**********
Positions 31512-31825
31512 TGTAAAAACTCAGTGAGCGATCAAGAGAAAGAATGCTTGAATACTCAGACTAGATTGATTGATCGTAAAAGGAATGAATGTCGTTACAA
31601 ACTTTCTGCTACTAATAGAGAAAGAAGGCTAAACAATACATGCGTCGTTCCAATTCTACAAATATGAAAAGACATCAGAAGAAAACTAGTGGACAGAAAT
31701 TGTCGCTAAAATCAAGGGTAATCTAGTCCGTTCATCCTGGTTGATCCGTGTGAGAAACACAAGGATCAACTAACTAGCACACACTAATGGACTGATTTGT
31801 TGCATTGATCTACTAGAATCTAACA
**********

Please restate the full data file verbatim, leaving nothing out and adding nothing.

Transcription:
Positions 31512-31825
31512 TGTAAAAACTCAGTGAGCGATCAAGAGAAAGAATGCTTGAATACTCAGACTAGATTGATTGATCGTAAAAGGAATGAATGTCGTTACAA
31601 ACTTTCTGCTACTAATAGAGAAAGAAGGCTAAACAATACATGCGTCGTTCCAATTCTACAAATATGAAAAGACATCAGAAGAAAACTAGTGGACAGAAAT
31701 TGTCGCTAAAATCAAGGGTAATCTAGTCCGTTCATCCTGGTTGATCCGTGTGAGAAACACAAGGATCAACTAACTAGCACACACTAATGGACTGATTTGT
31801 TGCATTGATCTACTAGAATCTAACA